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DS acquiring growth to bolster lackluster organic performance

EarningsDassault Systèmes last week announced its fourth quarter and full-year 2013 results (summarized here). The company hosted a presentation for analysts as well as a conference call, and we’ve finally had time to comb through both for interesting nuggets.

The headline really is about buying growth. DS has acquired something like 15 companies/technologies in the last 18 months, some of which are small and intended to bolster the industry-targeted Experiences; RTT and Accelrys take DS in new directions as well as adding a nice chunk of revenue to the top line.

How recent acquisitions contributed to DS in 2013 is hard to parse, since DS added companies, sold Transcat and saw significant currency effects that muddy the picture. During one of the earnings calls, CFO Thibault de Tersant said that “total software was up 4% for Q4, 3% excluding Aprisio and Inceptra” — but that’s in cc terms, so it’s possible that organic software revenue went down by perhaps 1% as reported in Q4.

For 2014, M. Tersant forecasts total revenue growth of 10% to 11% in cc; he told investors that “new licenses should grow between 6 and 10% organic.” Why so optimistic? M. de Tersant and CEO Bernard Charlès are bullish about the prospects for the 41 new Experiences coming out this quarter as part of the 2014X release; more and broader V6 implementations; a resurgence in Asia and continued strong demand in the “high growth countries” of China, India, South Korea, Latin America and Russia; and the momentum implied by SolidWorks unit seat sales growth 5% in Q4, reversing a year-long decline.

DS forecasts 2014 revenue of between €2.21 billion and €2.23 billion, up 7% as reported. For Q1, it expects revenue of around €495 million; that would be growth of 2% as reported. Much depends on the timing of the close of the Accelrys deal (and the tender offer hasn’t started yet) but Accelrys could add as much as $145 million to DS’ top line for 2014, which would be another 5% of y/y growth.

But that’s all about the future. To recap the main points of the Q4 and 2013 earnings release (more detail here in DS’ materials):

It was interesting to learn how the company looks at 2014, and at the art and science of forecasting. M. de Tersant is DS’ numbers guy; M. Charles provides the color (to use a football analogy) to support the forecasts. M. de Tersant speaks about how “converting pipeline to sales remained difficult in the fourth quarter [2103]” (which PTC also alluded to) and said that “it’s easier to do a revenue guidance for the full year, because it’s based upon customer budgets and projects, rather than predicting exactly when the decisions will happen, which quarter.” He said that analysts in Paris had asked, “am I still prudent? Very good question. I don’t think that I have changed, but you will judge on the results.” Financial analysts will, indeed, judge DS on how well it executes against its forecasts.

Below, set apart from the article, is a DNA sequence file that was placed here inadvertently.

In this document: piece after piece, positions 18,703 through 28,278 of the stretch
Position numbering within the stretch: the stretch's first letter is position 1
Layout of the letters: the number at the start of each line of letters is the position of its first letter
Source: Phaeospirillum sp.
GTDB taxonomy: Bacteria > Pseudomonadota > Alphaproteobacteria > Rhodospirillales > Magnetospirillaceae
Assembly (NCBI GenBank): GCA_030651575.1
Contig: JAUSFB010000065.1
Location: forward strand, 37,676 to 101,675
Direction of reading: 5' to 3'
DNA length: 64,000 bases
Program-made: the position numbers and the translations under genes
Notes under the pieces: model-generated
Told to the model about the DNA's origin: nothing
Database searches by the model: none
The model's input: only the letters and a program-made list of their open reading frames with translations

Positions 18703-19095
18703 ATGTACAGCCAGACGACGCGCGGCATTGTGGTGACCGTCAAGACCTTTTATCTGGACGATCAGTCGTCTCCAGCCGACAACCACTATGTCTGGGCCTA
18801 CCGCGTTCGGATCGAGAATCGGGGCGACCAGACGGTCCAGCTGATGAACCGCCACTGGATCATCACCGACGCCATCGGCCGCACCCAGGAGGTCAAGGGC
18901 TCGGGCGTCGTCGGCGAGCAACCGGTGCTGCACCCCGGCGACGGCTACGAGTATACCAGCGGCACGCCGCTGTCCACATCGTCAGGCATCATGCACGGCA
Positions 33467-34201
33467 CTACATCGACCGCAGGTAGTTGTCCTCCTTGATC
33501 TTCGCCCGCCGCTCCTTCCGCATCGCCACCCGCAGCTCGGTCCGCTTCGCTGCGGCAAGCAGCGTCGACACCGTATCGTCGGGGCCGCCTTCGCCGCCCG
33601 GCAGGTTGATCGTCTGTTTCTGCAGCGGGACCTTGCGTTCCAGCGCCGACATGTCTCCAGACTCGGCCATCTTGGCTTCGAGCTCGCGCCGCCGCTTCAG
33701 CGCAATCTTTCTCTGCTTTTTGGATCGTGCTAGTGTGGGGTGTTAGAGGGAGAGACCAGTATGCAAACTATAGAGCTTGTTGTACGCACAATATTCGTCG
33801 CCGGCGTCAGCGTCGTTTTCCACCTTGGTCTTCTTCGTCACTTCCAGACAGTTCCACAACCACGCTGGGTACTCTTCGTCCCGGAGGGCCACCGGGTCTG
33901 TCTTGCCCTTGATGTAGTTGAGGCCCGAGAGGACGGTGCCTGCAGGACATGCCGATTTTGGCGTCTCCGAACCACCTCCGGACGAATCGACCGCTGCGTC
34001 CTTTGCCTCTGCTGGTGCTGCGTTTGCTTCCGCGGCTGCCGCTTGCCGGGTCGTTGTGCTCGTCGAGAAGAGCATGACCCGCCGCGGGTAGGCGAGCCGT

Bottom line: Q4 2013 wasn’t great (but was within guidance) and Q1 2014 isn’t expected to be great. The economy is still uncertain in many industries and parts of the world, but DS is looking to continuing adoption of V6, a return to growth in SolidWorks and its diversification into new industries to boost growth to better levels.

One final note about acquisitions: In 2013, DS spent €213.4 million on acquisitions (net of cash acquired, versus €281.5 million in 2012). That’s €500 million spent on a huge mix of technologies and companies: Gemcom, which takes DS into mining; FE-SAFE, SIMPOE and TOSCA that fill out its simulation offering; and Apriso for DELMIA. But it also investment for RTT (advertising), Archividéo (urban modeling), and SquareClock for retail and other visualizations under the 3DVIA brand. That’s not the whole list and already it’s such a broad portfolio that one can’t really see any overarching logic, other than adding to revenue and, we hope, profit. DS spent $413 million on Abaqus in 2005 and, by all accounts, this was a very smart buy, since it’s been adding to both top-line revenue and bottom-line profits ever since. Gemcom, acquired in 2012 for $360 million, is also likely contributing at both levels — but what about all the other deals? How are they contributing, and was each acquisition the best possible use of cash open to DS at the time? We can’t know from the outside, but M. de Tersant is nothing if not prudent.

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